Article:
The B.C. government is promising to hit climate action goals following a massive $40-billion investment by LNG Canada to build a liquefied natural gas facility in Kitimat.
B.C. Premier John Horgan says the project is expected to generate about $23 billion in public revenues over 40 years.
“This is a spectacular day for all British Columbians, again not one that happened today, not one that happened yesterday but one that has happened over the past few decades,” Horgan said. “I can’t tell you how proud and pleased I am to have the opportunity to lead the government to work with all levels of government to make life better for British Columbians. I can’t stop smiling.”
WATCH HERE: Kitimat reacts to announcement of huge LNG project
Horgan sat alongside Prime Minister Justin Trudeau and industry leaders to sign the final investment decision on Tuesday morning. The B.C. government has committed to a 40 per cent reduction in greenhouse gas emissions by 2030.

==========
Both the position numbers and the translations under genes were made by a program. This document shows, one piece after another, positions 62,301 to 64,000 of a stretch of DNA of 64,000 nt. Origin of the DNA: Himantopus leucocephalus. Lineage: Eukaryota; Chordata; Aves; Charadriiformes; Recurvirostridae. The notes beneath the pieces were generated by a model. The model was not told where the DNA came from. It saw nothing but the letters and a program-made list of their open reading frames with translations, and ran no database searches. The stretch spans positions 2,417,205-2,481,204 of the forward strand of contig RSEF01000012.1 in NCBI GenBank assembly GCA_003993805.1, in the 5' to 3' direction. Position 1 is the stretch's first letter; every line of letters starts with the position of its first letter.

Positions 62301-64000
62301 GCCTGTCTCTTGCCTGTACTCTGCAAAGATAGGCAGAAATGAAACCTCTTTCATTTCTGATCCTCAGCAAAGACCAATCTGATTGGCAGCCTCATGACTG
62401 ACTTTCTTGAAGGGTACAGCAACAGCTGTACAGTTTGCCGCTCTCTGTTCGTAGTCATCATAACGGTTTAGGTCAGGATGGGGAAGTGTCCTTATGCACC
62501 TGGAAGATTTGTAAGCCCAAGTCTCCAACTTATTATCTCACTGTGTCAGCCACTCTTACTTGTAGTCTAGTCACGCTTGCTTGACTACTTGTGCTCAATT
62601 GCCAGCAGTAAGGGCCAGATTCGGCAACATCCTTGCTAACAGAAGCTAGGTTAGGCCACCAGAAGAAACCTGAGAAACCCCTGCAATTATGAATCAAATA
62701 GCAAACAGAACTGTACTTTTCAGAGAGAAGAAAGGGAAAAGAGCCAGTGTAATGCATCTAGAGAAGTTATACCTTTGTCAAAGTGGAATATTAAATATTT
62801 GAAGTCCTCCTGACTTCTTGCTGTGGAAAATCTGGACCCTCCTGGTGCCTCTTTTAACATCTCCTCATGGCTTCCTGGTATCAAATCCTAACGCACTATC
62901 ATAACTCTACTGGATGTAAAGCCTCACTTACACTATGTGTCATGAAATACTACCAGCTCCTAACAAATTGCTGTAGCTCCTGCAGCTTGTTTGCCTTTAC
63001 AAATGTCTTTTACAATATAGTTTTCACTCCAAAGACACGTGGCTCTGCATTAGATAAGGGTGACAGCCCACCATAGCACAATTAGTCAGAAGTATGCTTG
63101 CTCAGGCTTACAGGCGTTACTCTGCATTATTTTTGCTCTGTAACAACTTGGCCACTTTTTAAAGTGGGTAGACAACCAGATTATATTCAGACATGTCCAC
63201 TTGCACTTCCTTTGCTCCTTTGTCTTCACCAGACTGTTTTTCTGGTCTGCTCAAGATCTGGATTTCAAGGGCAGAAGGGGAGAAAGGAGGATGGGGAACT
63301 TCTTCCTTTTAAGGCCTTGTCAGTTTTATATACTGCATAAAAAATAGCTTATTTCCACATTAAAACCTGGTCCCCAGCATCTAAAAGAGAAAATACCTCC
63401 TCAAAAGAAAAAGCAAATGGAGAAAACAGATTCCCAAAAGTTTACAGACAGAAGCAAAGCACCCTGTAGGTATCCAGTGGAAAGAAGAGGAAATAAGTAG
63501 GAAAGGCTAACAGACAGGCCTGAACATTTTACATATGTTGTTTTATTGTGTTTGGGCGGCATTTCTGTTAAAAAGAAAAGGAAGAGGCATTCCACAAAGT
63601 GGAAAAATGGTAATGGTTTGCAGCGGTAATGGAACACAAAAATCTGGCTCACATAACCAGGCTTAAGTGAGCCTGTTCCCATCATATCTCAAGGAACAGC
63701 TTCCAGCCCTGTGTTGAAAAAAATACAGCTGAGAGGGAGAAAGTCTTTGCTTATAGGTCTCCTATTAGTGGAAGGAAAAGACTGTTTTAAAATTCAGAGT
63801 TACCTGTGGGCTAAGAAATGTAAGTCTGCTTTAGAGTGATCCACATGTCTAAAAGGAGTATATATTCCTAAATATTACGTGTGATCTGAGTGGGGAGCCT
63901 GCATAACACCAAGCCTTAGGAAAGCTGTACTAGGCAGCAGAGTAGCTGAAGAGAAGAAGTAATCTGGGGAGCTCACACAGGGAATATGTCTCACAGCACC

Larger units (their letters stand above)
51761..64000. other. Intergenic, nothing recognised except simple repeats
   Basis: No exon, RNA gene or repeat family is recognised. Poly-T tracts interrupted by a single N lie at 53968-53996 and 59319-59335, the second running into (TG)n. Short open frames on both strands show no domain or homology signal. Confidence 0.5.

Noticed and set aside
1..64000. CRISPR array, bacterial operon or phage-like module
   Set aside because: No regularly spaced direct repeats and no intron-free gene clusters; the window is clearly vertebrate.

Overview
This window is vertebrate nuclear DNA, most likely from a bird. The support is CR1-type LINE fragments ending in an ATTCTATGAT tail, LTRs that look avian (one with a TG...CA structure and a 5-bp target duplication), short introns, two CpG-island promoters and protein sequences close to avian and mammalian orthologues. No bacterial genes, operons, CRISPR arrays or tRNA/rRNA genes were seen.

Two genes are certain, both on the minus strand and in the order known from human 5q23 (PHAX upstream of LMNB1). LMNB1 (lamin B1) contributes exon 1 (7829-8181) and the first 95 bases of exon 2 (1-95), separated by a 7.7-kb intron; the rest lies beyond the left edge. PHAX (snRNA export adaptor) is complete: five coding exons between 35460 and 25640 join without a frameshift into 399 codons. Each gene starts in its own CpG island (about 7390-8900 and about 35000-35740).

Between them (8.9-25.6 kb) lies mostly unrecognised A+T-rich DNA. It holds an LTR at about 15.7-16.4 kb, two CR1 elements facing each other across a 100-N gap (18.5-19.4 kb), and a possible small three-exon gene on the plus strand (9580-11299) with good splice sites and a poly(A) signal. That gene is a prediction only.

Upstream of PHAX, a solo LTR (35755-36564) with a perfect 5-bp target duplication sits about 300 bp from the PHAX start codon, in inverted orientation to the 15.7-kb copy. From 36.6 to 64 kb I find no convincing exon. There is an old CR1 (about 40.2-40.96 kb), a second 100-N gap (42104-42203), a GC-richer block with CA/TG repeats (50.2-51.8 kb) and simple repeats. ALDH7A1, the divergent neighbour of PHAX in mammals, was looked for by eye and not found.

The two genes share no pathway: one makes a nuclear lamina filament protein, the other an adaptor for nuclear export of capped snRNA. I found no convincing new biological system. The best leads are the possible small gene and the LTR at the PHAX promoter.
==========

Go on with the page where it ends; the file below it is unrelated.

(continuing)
Horgan told reporters that British Columbia will build a climate action plan, to be unveiled this fall, and the province is committed to meeting its emission goals.
WATCH HERE: Horgan says he believes he can convince Weaver to accept LNG facility
“This is not a zero sum game and I understand that,” said Horgan. “I believe that we can meet the objectives we have set for ourselves over the next 12, then 23 years and we will be working in concert with other levels of government and Indigenous communities to hit those targets.”
LNG Canada has committed to making the Kitimat facility the cleanest LNG project in the world. But the Pembina Institute has calculated that the two approved projects, LNG Canada and Woodfibre LNG, would collectively increase annual carbon pollution by 9.1 megatonnes by 2030, and 10.2 megatonnes by 2050.
Trudeau said that where the project will reduce carbon emissions is in India and China, where LNG can replace coal as a major energy source.
“I want to specifically applaud my friend John, Premier Horgan, for committing to ensure that the development of LNG in B.C. is consistent with our national climate plan and the province’s own climate goals,” said Trudeau.